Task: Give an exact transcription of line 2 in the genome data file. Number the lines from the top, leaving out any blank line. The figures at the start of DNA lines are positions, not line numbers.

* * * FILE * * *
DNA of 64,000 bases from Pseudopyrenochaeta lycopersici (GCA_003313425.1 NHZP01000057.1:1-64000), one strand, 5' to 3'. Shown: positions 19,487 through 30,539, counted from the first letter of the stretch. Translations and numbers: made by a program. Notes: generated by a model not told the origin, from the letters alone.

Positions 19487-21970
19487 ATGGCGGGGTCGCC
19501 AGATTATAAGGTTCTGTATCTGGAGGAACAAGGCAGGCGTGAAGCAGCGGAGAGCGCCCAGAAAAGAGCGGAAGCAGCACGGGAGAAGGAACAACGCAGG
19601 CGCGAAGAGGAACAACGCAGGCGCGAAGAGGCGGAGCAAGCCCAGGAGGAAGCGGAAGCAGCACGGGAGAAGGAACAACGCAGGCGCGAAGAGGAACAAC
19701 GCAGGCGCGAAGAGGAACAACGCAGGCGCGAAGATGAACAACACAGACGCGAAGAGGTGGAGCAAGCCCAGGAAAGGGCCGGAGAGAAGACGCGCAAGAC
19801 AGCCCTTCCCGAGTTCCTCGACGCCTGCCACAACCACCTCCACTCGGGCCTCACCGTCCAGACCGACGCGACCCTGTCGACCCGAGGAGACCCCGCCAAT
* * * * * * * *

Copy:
Positions 19487-21970